Since which time it has been a constant on my cookery bookshelf — you can tell which one it is — it is the dog-eared one right at the front.

I taught both my children to cook, using Be-Ro, and now my grandchildren are being taught by their parents using the good old Be-Ro.

The recipes are clear and easy to folllow, with familIarity comes the confidence to experiment with the basis recipes, and that is how our family favourites came about. This is one of my most popular posts — definitely the most comment on. Many thanks Alison ……………………….

I can do that for you, but they seem to be rather pricey these days! Even relatively recent ones are going for over a tenner on Amazon!

Have only just visited this site cooibook so many people have memories of Be-Ro. I first used one in home ec at school — still refer to it loads of years later. It is amazing how important and relevant this book was and still is! Thanks for your comments Sheila. I cookhook have the now very tatty copy that my Mum had when I was a child. No date or edition statement, but there are some line drawings in the style of the s. I have some managed to acquire 3 copies!

The Centenary one, another around 5 years older [similar to yours perhaps? THey all have identical cookbooj in them!

I hope that helps. There is no colour in it, all line drawings. I remember her using it when I was a kid in the 60s. She passed in I kept her copy and when I got married in I wrote to Bero and they sent me an updated copy which is almost identical printed in It truly is an amazing book, but beware!


The more recent editions have been a bit trendied up. Gone is the recipe for butter tarts, for example, and instead cupcakes and frosting. I have one from the late nineties that is pretty much the same as the original. Cheques or postal orders only. I have a very tatty but well loved copy of Bero Book from the early s. I use it a lot and it is associated with wonderful memories of baking with my mum, grandmas and friends whilst a student at Aberdeen Unifersity.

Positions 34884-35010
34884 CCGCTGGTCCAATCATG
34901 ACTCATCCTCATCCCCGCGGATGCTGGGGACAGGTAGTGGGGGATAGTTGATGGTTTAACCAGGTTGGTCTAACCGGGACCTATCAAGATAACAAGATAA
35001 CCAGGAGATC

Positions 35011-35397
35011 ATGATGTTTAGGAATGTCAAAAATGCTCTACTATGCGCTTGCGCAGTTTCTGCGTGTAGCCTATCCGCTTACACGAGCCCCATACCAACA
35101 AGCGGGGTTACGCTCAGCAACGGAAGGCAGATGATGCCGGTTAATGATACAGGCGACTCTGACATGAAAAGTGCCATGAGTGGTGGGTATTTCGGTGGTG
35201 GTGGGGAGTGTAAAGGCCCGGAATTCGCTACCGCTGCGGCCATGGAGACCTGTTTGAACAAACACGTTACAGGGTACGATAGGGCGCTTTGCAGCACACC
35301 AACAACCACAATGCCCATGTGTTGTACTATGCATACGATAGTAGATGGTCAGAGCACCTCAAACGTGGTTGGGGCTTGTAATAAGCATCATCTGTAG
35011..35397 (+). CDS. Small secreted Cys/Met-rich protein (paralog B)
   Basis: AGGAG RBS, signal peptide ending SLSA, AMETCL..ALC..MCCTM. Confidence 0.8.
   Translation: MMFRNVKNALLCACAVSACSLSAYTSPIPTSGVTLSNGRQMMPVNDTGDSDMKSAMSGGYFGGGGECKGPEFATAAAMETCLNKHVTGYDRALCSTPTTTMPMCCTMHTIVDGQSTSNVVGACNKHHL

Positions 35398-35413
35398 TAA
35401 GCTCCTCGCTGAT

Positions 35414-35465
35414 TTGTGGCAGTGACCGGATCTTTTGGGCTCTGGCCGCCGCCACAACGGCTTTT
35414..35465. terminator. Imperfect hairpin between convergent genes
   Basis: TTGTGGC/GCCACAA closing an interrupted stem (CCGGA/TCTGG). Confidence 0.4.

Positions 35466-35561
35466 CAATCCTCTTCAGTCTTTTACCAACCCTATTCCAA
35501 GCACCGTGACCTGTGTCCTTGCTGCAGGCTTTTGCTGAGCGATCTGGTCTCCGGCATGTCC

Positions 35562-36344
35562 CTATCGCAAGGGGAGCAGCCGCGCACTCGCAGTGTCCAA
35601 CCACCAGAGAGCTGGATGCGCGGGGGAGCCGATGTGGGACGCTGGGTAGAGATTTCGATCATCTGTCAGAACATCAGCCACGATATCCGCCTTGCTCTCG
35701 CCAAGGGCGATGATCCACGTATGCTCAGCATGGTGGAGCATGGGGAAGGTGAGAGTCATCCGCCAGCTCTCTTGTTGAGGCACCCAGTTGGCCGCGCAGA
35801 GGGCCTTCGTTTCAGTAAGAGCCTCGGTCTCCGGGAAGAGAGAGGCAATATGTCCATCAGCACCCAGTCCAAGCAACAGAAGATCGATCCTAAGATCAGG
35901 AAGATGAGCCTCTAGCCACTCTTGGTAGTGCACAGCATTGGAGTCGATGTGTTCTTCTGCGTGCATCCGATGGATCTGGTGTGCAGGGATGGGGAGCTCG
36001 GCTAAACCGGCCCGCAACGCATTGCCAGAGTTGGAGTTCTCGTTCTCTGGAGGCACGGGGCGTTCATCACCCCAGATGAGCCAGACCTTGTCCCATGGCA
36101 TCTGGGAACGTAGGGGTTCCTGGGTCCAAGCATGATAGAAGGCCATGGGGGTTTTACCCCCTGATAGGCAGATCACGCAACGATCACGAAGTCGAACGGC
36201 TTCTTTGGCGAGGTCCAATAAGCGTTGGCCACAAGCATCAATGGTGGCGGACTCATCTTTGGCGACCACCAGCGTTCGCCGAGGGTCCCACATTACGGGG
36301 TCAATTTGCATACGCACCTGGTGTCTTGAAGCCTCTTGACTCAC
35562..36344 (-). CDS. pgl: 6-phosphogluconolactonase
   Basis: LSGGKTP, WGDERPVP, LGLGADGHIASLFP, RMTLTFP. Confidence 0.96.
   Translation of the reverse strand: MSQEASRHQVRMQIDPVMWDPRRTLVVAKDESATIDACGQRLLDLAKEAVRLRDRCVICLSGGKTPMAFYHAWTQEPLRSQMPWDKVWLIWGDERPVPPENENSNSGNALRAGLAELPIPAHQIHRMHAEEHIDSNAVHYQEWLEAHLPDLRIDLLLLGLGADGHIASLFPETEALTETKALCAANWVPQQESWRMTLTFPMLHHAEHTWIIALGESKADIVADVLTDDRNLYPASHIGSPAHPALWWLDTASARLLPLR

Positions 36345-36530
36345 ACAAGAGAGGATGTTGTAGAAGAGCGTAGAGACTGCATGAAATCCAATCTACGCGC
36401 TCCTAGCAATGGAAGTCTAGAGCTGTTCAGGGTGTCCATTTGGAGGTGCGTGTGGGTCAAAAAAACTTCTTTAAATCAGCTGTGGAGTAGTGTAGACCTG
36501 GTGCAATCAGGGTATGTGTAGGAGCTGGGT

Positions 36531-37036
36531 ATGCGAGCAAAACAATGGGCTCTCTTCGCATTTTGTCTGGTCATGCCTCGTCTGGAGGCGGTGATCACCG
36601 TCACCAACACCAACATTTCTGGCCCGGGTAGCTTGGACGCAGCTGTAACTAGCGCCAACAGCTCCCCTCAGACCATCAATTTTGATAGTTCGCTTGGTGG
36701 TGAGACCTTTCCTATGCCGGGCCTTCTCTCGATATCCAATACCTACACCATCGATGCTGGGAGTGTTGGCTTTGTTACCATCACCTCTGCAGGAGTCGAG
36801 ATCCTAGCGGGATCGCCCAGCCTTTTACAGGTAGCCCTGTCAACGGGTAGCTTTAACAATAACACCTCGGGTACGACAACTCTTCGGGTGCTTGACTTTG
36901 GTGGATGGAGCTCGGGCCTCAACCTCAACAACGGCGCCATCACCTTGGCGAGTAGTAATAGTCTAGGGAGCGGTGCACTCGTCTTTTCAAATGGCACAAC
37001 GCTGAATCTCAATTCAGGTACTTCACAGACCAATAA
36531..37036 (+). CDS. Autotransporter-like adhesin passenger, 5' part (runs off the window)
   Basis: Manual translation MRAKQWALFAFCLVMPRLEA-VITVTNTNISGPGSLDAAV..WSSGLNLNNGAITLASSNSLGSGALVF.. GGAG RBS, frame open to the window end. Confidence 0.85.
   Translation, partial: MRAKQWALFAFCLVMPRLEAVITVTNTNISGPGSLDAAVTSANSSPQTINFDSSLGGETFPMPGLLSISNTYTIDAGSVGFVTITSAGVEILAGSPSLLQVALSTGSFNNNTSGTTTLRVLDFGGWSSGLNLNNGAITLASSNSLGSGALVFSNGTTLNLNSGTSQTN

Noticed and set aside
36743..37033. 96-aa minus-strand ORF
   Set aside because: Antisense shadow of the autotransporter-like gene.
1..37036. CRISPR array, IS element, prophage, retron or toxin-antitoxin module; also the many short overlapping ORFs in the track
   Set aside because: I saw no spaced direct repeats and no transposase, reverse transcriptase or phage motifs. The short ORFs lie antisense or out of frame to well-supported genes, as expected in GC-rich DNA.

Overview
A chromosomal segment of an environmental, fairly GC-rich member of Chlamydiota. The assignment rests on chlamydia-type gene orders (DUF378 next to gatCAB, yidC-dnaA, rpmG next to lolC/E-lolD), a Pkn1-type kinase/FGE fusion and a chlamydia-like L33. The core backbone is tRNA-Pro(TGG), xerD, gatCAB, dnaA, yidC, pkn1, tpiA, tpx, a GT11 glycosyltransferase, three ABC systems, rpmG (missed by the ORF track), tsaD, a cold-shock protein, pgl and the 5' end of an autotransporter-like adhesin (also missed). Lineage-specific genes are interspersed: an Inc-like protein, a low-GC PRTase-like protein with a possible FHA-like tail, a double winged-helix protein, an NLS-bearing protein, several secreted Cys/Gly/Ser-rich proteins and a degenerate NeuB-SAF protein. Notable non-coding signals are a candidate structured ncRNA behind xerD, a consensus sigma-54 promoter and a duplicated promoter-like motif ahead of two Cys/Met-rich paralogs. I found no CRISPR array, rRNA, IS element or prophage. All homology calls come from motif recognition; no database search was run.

Be-Ro – Wikipedia

It is a classic! They might be able to help? Hundreds of cakes were baked for church occasions, coffee mornings, bazaars, you name it in the s and 70s. I gave my copy to a friend, but kept the Centenary version as cookbook cure for homesickness here in Denmark! And often double all the quantities — it freezes well. We simply put white chocolate buttons on the top when the cake comes out of the oven, or a mixture of dark and white for a marbled effect, and then spread them gently when they melt.

I make several of the other recipes regularly too…. Thanks so much for your comment. My mum has a very early version which is tiny and very well loved. I expect it to be left to me coolbook the will! It pleases me that there is a sprinkling of people all over the world that use this book.

Can anyone give me the recipe for easy fruit cake? They certainly can — some might have to be bought in specialist shops or online when i lived in the US, suet had be bought online I remember. Let me know if you need anything explaining. There was also a recipe for a self saucing chocolate sponge pudding. I mentioned this to my dookbook the other day but unfortunately she has lost her prized recipe book. Any help would be gratefully received.

Hi Paul — sorry for the late reply! I have no recollection of such a cake, but some of the recipes did change between editions.

I hope someone spots it in one of their editions! We loved it as children!!! I am one of the little girls on the back of the Be-Ro recipe book. This picture coobook taken from the 40 minute demonstration film made at Daybrook, Nottingham. She and her husband Colin were friends of my parents.

The other children, Wendy, Cookbook and Raymond were all the children of employees at their Daybrook works. The film, a very early advertising film made before the advent of ITV, for many years went on its rounds to WIs and suchlike places.

Does any know whether the film exists in any form. It would be good to see it again.